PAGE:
Until you’ve seen a humpback whale in the wild, you have no idea how the overwhelming contrast of its power and gentleness will affect you. And once you’ve experienced that, it is hard not to fall in love with these majestic creatures. No one understands this more than Jeannine, the extremely knowledgeable guide for Molly Bawn’s whale & puffin tour in Newfoundland.
Jeanine is the resident Marine Biologist on the crew and is a wealth of knowledge. But what we liked most about her is the passion and love for these animals that she is so eager to share. Which is why we chose Molly Bawn – for their smaller tour size and genuine love for wildlife.
Our Tour with Molly Bawn
On the night before our tour, we were admiring the Atlantic Ocean from a nearby RV park. The waves crashed against the sharp rocks below, birds soared around an island far off in the distance, and we even saw a few whales. As we watched, the couple next to us shared their wonderful whale and puffin watching adventure from earlier in the day. They went on and on about how fantastic it was. And we were excited to hear it was the same tour we had booked. Soon we would have much closer seats to this mesmerizing show.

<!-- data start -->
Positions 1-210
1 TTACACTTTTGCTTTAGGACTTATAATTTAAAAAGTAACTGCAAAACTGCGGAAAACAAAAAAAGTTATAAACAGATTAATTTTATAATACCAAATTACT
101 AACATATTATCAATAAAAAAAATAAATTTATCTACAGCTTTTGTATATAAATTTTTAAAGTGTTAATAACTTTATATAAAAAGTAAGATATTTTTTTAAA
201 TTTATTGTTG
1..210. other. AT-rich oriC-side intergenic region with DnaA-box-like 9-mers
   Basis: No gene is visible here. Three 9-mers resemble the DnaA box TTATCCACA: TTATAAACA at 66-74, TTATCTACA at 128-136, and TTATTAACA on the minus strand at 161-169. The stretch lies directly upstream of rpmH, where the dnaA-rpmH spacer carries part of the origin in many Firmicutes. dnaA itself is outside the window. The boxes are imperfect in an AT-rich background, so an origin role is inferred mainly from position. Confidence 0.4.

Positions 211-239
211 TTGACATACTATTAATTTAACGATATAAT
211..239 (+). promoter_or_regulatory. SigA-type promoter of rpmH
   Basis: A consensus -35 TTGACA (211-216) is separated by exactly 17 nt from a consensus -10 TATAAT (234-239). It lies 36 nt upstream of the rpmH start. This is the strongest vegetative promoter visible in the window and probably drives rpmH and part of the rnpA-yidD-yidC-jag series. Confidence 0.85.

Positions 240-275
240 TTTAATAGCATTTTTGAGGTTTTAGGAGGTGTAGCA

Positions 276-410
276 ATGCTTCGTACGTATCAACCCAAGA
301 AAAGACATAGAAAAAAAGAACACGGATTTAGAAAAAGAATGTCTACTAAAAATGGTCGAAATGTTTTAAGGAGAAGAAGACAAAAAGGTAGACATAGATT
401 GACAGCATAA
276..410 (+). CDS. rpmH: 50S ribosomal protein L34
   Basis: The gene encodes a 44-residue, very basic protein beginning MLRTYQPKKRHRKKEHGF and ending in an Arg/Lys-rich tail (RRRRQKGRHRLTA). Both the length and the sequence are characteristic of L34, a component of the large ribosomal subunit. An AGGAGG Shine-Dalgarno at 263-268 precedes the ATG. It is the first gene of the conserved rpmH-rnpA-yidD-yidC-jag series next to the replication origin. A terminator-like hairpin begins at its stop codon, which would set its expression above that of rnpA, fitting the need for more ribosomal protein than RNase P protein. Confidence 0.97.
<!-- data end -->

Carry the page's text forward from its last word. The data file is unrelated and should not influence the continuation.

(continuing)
The next day was beautiful, but windy. I stood on the side of the boat as it rocked along with every wave. My stomach tossed and turned with each new motion, but I was too distracted to care. There were puffins above, whales below, a soft breeze and bright sunshine to warm my skin. If the ocean can’t bring you peace, I don’t know what will.
All around us, Puffins flew as fast as they could back to their cliff-side nests, beaks stuffed to the brim with dozens of fish for their chicks. The babies would be learning to fly and fish on their own soon. But until then, mom and dad were working double time to feed the family. The gulls made this especially difficult, diving at them in hopes they would drop a few and give them an easy snack.